Safer Options for Pain Management

Pain is complex and there are several treatment options to choose from depending on the type of pain you are experiencing including medications, therapies and mind-body techniques.  The most common treatment consists of analgesics:  narcotic (opioid) and non-narcotic (non-opioid) analgesics.

Narcotics vs NSAIDS
Primary Differences Between Narcotics and NSAIDs

Narcotic analgesics are derived from or related to opium.  Opioids bind to opioid receptors which are present in many regions of the nervous system and are involved in pain signaling and control.  Opioid analgesics relieve pain by acting directly on the central nervous system.  They block incoming pain signals but also work in other parts of the brain, modulating pain receptors in the nervous system, primarily located in the brain and the spinal cord.

Non-opioid analgesics or NSAIDs work by blocking the production of prostaglandins by inhibiting the cyclooxygenase enzyme and therefore decreasing the formation of pain mediators in the peripheral nervous system.   Non-opioids work more directly on injured or inflamed body tissue. In a basic sense, opioids decrease the brain’s awareness of the pain whereas the non-opioids affect some of the chemical changes that normally take place wherever body tissues are injured or inflamed.

Although non-opioids are often preferred for certain types of chronic pain, they have two serious drawbacks.  The first is the ceiling effect; Non-opioids have an upper limit of pain relief that can be achieved.  Once the upper limit is achieved; increasing the dosage will not provide any further pain relief but may exacerbate side effects.  Opioids on the other hand tend not to have a ceiling.  The more you take, the more pain relief you will get.  The second major drawback of non-opioids is the side effects profile.  The side effects of NSAIDS make it impossible for certain patient populations to use NSAIDs such as those with history of peptic ulcer disease, cardiovascular disease and the elderly. In 2014, the American Academy of Neurology determined that the risks of opioids outweigh the benefits for certain chronic pain conditions.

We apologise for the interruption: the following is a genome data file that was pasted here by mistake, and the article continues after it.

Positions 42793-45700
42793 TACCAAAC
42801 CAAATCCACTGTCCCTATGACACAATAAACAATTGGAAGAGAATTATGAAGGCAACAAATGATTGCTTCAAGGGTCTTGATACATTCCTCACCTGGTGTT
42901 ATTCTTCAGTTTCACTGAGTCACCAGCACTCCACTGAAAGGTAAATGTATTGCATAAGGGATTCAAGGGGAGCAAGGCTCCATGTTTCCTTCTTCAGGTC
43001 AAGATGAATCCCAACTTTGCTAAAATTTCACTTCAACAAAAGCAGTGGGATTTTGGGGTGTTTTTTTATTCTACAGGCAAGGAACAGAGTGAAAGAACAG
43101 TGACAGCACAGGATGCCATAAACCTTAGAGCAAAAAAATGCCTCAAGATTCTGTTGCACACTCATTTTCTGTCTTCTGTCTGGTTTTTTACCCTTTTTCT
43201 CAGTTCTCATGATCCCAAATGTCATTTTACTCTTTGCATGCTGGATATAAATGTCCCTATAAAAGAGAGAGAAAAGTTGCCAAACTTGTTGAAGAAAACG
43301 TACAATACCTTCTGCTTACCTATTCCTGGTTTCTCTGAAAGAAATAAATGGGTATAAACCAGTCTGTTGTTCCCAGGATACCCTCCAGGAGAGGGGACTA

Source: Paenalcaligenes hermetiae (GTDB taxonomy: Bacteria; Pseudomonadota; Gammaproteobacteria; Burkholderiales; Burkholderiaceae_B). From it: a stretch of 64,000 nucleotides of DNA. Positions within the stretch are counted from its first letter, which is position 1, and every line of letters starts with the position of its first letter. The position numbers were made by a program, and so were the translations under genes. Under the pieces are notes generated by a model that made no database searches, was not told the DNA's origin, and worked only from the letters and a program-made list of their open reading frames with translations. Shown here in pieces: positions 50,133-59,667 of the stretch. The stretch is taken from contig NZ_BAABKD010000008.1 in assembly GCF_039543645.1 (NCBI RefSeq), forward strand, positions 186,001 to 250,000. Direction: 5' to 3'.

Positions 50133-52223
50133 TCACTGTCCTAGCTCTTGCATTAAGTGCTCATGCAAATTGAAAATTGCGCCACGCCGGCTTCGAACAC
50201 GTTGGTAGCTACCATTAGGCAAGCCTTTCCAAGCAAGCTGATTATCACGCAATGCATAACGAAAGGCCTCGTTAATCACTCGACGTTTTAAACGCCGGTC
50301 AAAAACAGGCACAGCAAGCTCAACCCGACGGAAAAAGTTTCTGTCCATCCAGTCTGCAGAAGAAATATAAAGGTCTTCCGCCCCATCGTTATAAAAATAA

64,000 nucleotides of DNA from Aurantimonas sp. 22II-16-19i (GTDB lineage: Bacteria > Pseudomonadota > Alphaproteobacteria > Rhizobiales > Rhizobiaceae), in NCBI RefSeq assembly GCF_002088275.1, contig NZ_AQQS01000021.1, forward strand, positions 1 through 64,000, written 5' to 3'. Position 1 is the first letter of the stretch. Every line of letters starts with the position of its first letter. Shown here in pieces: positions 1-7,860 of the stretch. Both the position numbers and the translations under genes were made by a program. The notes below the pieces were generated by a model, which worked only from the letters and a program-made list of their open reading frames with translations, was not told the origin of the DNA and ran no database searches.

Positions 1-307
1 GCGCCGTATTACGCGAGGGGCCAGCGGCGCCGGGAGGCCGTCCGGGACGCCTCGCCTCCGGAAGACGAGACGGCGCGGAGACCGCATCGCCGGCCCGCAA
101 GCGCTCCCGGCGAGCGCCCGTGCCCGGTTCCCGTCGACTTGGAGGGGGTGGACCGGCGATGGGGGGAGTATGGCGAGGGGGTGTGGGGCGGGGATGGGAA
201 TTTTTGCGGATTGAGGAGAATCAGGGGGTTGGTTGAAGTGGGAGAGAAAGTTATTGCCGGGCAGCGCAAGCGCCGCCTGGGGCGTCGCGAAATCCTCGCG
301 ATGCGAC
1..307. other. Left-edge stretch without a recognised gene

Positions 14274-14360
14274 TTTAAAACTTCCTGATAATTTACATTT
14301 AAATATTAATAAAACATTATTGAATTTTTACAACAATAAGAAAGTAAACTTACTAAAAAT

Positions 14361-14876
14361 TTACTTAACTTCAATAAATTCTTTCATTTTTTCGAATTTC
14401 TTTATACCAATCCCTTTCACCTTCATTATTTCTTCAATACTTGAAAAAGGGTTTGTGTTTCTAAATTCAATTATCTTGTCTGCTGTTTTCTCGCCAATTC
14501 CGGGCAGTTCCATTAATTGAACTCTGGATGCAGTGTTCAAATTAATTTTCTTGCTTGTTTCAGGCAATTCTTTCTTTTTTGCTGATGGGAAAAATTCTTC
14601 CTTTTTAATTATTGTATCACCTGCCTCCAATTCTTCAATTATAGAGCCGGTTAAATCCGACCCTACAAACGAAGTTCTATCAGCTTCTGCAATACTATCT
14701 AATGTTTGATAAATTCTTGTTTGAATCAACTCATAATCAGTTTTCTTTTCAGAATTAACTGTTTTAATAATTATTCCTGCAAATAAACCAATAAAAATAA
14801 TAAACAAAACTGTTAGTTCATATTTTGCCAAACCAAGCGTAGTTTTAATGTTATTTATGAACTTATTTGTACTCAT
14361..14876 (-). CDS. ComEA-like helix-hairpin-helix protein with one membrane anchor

Treatment of pain with the use of medical foods gives patients a safer option for pain management by approaching pain from a new perspective.  Medical foods treat the nutritional deficiencies that are found in patients with acute and chronic pain.  By restoring an optimal balance between the chemicals in the body, substances called neurotransmitters, that are responsible for transmitting and dampening pain signals, one can better manage pain.

Research has found low levels of the amino acids gluatamate, tryptophan, arginine, serine, and histidine in patients with chronic and acute pain.  The perception of pain can be modified by providing amino acids and nutrient precursors to the key neurotransmitters involved in the pain process. Amino acids are able to cross the blood brain barrier and are necessary to produce the appropriate neurotransmitters needed to reduce pain signals and lower inflammation. Increasing the intake of amino acids and nutrients lead to an increase in neurotransmitter levels [1].

The theory that the body’s need for amino acids and nutrients are modified by a disease has been long recognized and is supported by studies that reflect changes in plasma, urinary and tissue levels of nutrients with modified intakes of these nutrients [2].   There are various reasons for depletion of nutrient levels including diet, metabolic demands and genetics.  The required amount for each patient varies depending on the duration and severity of pain. Addressing the increased demand for amino acids and nutrients is a key component for improving clinical outcomes.

Two double-blind clinical trials compared Theramine, a medical food specially designed to address the increased amino acid and nutrient requirements of pain syndromes, to low dose naproxen and ibuprofen.  In both studies, Theramine showed statistically greater pain relief than either naproxen or ibuprofen.  This was measured by patient report and a reduction in the inflammatory markers C-reactive protein (CRP) and interleukin-6 (IL-6) [3, 4].  Treatment with amino acid precursors was associated with substantial improvement in chronic back pain and a reduction in inflammation.

Pain Reduction with TheramineThe improvement in pain directly correlated with increased amino acid precursors to neurotransmitters in the blood.

Theramine is designed using Targeted Cellular Technology (TCT), which facilitates the uptake and utilization of the neurotransmitters precursors that are used in the modulation of pain.  TCT allows for the production of neurotransmitters from ingestion of smaller amounts of amino acids to elicit the same response as larger amounts, making daily dosing more feasible and reducing the potential for tolerance.

At least 100 million adult Americans suffers from chronic pain, a safe and effective treatment option such as medical foods that do not treat symptoms alone but addresses the distinctive nutritional needs of adults who have different or altered physiologic requirements due to pain is vitally needed.

To date, Theramine has been in clinical use for over 10 years with no report of GI bleed or adverse side effects and the clinical trials of Theramine clearly support the theory that the nutritional management of pain syndromes is a safe and effective treatment for pain.